Large franchises have the advantage of having many potential franchisees showing interest at any given moment. Because of their brand equity, they will have sales tailwinds. They probably won’t need SDR's and an outbound sales staff, but will need enough execs to handle inbound sales. In general, they will try to deploy limited human resources against sales, knowing that their pipeline is always full.
But they will still have over a thousand locations, and thousands of inbound leads coming in. The biggest challenge for larger franchise development teams will be managing everything. So much goes into the franchise sales process, including website updates, lead generation, follow up calls, applications, discovery days, and actual closes. (For inspiration, you might want to check out FranFunnel’s case study about how SmoothieKing’s large sales team reaches more leads faster through text automation.)
Smaller franchise brands, on the other hand, are typically going to have one person leading sales. And if they don't have mass recognition, it means they will rely on outbound lead gen to make up a substantial lack of organic inbound interest. As such, they will deploy a significant amount of resources against that sales process. The number one problem these small franchise brands have is first getting people interested in opening the store, long before that person converts into actually opening one. It’s a double sale.
This is where outbound lead gen becomes so important. If your franchise is well known and has tons of leads coming in no matter what, you can coast on that and focus on the sale itself. But if you aren't well known yet, you really have to focus on getting the message out and generating new leads.
One solution is leveraging scalable marketing technology as a differentiator to run leaner with a one person fran dev team, and still hit monthly goals. If your franchise organization has a small number of locations, then you might consider sales and marketing tools like trusted lead portals where your brand can advertise and get high value leads, or also innovative tech like a virtual discovery day (check out how Xpresso Delight is innovating with this offering) to garner greater interest in your franchise.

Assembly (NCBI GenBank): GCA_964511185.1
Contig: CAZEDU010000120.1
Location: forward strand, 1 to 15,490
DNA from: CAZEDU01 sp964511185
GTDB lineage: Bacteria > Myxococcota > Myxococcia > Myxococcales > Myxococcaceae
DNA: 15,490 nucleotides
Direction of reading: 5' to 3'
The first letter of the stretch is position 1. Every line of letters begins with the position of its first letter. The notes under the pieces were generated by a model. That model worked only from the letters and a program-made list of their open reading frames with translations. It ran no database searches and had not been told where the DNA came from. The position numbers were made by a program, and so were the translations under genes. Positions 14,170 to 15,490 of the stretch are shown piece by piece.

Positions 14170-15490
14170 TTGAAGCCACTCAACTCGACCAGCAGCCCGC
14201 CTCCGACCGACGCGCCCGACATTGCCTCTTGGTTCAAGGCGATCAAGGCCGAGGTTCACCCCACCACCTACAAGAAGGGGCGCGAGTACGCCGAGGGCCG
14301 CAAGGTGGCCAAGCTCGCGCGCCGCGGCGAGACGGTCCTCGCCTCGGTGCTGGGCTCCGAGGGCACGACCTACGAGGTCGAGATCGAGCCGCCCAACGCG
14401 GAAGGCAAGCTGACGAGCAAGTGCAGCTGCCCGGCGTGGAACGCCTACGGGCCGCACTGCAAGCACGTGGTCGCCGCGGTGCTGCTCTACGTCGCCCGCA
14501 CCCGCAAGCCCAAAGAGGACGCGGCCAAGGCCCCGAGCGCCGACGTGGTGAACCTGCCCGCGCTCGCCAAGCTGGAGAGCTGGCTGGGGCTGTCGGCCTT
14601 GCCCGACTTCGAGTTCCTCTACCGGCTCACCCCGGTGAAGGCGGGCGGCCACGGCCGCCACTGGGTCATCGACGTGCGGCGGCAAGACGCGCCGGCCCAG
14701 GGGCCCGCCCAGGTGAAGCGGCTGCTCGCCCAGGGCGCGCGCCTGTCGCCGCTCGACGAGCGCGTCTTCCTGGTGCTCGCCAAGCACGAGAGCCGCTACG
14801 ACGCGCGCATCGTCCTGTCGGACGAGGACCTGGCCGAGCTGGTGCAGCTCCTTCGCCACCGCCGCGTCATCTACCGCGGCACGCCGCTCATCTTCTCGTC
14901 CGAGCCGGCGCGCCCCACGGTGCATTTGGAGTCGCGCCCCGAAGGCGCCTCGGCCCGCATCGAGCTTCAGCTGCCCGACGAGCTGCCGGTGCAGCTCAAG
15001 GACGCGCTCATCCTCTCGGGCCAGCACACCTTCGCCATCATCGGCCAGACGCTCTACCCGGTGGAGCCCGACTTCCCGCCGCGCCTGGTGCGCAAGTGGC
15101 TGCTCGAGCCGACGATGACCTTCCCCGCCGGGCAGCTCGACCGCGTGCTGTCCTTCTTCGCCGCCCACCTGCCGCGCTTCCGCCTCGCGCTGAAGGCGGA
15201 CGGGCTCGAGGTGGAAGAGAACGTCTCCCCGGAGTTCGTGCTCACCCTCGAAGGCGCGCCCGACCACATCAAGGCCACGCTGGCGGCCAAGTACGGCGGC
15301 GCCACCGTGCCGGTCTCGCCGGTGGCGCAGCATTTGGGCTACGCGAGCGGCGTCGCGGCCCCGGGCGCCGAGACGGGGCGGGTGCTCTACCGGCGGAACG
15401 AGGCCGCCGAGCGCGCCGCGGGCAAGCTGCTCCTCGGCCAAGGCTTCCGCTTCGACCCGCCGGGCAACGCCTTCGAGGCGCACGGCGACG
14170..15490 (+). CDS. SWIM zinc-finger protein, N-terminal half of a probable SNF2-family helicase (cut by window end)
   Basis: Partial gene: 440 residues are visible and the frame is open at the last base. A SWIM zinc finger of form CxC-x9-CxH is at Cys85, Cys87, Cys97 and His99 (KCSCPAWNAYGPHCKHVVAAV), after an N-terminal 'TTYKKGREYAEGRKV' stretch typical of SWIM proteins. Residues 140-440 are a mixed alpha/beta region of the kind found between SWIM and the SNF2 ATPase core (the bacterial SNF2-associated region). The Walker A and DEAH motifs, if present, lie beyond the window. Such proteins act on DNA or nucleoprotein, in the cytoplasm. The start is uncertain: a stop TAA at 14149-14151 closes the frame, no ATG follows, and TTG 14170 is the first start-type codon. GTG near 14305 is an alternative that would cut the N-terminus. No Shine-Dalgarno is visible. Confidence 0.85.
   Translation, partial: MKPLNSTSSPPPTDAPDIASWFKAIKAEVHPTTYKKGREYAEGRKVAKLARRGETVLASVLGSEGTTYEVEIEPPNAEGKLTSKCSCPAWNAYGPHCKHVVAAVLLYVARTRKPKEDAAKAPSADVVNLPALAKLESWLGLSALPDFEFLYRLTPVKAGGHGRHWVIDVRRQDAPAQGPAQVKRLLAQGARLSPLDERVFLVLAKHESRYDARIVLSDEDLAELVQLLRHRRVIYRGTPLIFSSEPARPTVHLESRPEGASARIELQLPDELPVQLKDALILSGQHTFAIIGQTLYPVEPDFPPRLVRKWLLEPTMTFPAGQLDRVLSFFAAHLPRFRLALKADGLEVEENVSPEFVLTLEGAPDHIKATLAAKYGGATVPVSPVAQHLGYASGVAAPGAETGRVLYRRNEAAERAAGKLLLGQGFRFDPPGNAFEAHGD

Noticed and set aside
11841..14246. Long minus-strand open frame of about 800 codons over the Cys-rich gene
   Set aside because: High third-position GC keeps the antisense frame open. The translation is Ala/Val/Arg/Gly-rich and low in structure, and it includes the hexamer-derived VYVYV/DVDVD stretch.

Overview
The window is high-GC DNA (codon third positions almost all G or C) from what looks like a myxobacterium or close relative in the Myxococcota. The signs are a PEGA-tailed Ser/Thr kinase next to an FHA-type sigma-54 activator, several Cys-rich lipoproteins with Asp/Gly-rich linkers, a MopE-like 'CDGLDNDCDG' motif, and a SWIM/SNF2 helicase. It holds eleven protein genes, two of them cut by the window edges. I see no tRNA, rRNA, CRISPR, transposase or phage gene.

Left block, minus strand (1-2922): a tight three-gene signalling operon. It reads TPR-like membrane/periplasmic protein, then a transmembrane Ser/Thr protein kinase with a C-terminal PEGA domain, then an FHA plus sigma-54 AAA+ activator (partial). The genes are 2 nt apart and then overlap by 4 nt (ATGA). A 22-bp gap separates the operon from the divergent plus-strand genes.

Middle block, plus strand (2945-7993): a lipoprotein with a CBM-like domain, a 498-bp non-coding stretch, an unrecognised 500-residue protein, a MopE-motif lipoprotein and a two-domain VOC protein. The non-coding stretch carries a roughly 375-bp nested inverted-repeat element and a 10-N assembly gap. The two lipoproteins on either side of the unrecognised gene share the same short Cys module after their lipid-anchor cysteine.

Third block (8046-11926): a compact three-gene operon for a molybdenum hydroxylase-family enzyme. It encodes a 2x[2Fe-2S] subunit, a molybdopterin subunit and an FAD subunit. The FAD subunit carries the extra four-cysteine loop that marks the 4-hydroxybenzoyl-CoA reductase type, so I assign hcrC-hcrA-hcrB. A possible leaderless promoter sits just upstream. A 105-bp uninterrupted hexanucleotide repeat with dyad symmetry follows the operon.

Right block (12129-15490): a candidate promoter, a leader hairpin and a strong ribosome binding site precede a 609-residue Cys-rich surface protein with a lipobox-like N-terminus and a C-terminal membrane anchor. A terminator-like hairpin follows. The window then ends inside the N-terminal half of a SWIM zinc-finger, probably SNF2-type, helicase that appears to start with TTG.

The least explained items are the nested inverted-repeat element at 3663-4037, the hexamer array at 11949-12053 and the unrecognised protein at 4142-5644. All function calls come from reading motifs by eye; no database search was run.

Onboarding Sales Hires Successfully
Once the fran dev team is set, it’s time to onboard. If you’re the owner of the company or the sales leader, then a critical part of your job is setting your new franchise development team up for success. There will no doubt be many items on your plate, but here’s one best practice can’t afford to miss.
Any employee onboarding a new sales team needs to enter in an open environment where they are allowed to make mistakes, learn and grow. Your job as the executive is to assess what kind of learning style they have, through whatever assessment process your franchise organization already has in place, be it MBTI, DISC, and so on.
Once you understand how to play to that salesperson’s strengths, make sure they can feel autonomous in being successful as a new fran dev profession. Reinforce your learning culture that’s inclusive by letting them do ride alongs on phone calls, meetings, demos, discovery days and other educational environments.
Finally, ensure they know how meeting their sales goals ladders up with overall company goals. If the franchise organization hasn't firmly defined what that company goal is, onboarding will always be insufficient. New sales team members should certainly be empowered to arrive at their KPIs in different ways, but everyone on the team should be singing from the same sales hymnal.
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Remember, it all starts with the lead. Without the right person to nurture it, it’s useless.
There are numerous traits of a successful franchise, without a doubt, every great franchise has mastered the art and science of franchise sales With these best practices, your team will be able to refine and improve its lead generation and sales process to become the best in the industry.
Scott Ginsberg Head of Content at Metric Collective, the tech holding company of FranchiseHelp. His first job was selling parking spaces in his parents' backyard for local golf tournaments.